MYRTLE BEACH, S.C. (WMBF) – The 2021 Myrtle Beach Marathon is shifting its date from early March to early May due to continuing issues associated with the COVID-19 pandemic.
According to city leaders, the marathon is vacating its current March 6 date and will now take place on Saturday, May 1. The date change was approved during Tuesday’s Myrtle Beach City Council meeting
City manager Jonathan “Fox” Simons Jr. said due to some issues associated with the coronavirus, they can’t secure adequate medical treatment for the race from Grand Strand Medical Center.
According to race organizers, all Myrtle Beach Marathon registrations will be automatically transferred to the May 1 date. No action is required from participants at this time.
All those who have signed up for either the marathon, half-marathon, or the 5K race will have their bibs mailed one week prior to race day.
Each distance will now have a virtual race option for anyone who is unable to attend the new date and would like to switch to virtual, according to race organizers. The Virtual Race results window will still begin Feb. 24 and will now extend to April 30.
Some marathon runners said the date change impacts some runners because the new May 1 date is a bit too close for other races they’ve already committed to, including runner James Mcllrath.
“I have a 50-mile trail race that’s scheduled the week before where they moved the Myrtle Beach marathon,” McIlrath said. “I was suppose to run 50 miles and then they moved the race until the week after that. There’s no way physically I’ll be able to do a good race a week after a marathon.”
Chip Parrot was training to run Myrtle Beach’s half-marathon distance on March 6. He said switching from the cooler weather in March to the hotter temperatures in May, has him a bit concerned.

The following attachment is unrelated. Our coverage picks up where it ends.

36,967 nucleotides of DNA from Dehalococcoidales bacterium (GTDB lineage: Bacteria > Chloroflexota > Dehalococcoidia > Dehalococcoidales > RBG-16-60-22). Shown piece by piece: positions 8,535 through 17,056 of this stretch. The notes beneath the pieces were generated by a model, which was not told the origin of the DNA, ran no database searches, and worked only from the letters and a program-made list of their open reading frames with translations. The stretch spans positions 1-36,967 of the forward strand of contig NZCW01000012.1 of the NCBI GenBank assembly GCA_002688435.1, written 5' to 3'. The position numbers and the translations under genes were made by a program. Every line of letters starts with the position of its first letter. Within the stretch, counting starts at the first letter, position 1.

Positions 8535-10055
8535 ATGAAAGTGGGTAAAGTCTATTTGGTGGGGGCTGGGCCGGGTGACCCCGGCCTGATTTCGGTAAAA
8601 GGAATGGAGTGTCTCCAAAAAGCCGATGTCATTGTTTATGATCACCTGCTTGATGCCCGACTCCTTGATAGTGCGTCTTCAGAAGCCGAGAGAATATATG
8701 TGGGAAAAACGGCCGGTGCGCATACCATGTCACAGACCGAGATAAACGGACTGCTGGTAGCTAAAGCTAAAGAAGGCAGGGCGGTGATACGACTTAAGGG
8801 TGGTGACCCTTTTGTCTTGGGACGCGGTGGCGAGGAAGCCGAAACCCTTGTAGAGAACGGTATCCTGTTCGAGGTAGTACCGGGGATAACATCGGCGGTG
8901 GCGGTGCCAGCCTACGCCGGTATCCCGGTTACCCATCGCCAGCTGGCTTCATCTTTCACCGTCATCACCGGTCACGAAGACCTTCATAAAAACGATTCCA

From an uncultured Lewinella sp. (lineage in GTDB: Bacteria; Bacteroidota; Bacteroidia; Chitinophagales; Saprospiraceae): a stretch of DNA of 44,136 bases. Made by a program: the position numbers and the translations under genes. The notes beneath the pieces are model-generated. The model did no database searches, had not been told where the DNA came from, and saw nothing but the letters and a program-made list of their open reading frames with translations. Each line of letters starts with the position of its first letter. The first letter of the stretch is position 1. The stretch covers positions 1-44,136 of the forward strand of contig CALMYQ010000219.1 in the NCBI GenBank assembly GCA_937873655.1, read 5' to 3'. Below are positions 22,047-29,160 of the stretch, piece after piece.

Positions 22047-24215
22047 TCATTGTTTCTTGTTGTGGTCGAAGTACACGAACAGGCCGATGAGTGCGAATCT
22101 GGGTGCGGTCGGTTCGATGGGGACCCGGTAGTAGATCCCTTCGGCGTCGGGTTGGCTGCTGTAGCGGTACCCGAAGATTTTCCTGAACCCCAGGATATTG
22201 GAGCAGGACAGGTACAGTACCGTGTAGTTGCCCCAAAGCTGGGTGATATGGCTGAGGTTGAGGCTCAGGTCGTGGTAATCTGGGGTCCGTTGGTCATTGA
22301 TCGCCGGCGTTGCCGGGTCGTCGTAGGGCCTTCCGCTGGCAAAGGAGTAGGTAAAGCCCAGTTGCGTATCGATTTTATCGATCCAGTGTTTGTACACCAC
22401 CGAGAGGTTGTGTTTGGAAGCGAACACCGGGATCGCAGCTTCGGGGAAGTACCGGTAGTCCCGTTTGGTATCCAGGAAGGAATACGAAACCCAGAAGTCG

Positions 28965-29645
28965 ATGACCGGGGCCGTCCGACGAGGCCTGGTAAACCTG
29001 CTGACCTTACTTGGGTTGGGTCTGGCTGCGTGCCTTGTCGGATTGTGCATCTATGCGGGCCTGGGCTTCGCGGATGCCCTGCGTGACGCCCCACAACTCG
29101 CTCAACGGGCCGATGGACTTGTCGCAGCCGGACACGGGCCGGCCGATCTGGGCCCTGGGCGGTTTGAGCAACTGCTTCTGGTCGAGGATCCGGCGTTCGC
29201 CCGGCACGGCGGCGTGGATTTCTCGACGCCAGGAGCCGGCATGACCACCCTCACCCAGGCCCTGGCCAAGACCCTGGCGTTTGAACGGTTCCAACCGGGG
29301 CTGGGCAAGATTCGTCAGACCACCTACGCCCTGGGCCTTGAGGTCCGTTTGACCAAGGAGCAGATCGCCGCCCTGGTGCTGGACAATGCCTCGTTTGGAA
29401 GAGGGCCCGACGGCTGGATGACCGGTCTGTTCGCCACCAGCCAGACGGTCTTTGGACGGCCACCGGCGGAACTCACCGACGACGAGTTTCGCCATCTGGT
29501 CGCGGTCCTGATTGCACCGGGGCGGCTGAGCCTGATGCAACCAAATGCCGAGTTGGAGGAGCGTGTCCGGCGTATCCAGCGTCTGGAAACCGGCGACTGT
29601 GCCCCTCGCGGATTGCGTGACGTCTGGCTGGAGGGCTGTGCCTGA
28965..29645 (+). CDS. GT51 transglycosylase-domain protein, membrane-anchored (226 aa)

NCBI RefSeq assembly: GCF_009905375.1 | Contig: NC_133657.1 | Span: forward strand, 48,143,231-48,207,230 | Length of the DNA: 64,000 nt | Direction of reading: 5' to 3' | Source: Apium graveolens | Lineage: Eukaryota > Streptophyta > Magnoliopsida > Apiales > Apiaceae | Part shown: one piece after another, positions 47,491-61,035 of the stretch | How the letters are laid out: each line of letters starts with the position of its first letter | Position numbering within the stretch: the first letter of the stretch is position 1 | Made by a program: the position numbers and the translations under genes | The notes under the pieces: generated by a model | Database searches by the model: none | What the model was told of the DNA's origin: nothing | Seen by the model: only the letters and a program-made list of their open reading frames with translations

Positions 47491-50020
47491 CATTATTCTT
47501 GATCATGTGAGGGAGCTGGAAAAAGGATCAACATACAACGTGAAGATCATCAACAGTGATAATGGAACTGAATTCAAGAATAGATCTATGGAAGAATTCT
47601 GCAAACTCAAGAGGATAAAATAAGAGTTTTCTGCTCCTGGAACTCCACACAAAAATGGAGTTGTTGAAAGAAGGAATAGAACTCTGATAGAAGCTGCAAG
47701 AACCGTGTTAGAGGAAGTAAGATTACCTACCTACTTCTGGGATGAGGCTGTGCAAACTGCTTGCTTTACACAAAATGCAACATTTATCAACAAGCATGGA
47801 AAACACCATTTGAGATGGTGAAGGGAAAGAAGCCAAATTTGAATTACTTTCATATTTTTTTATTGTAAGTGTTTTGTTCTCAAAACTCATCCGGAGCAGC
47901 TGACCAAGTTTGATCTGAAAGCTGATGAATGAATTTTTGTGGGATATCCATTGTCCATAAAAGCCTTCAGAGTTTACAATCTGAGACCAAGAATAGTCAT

“Whenever you run a half or especially a full-marathon, the temperatures really affects the pace you’re running,” Parrot said. “If you run real fast, the heat will start slowing you down.”
Parrot said rescheduling the marathon impacts local businesses banking on tourists during this pandemic.
“It really impacts the [area] a lot if you start thinking about money,” Parrot said. “All the restaurants and hotels this affects.”
“The last I heard, the registration for the race was about 5,000 people,” Mcllrath added. “This event is a favorite of people from other places. It’s a course that’s a Boston qualifier, so for those people that are trying to run really fast and qualify for those big events like a Boston marathon, New York or a Chicago, this is a race they count on because of the weather and the flat course. So it will make it difficult for them. But we get a lot of people from out of town.
He said the city’s concerns about having to reschedule the event are understandable because of the pandemic emergency.
“We don’t want anyone to not receive the care they need and we don’t want to jeopardize anybody that’s a frontline worker at the medical center,” McIlrath said. “Those are our friends and our neighbors [so having to reschedule] is understandable. It is a kick in the gut but we have to deal with it.”
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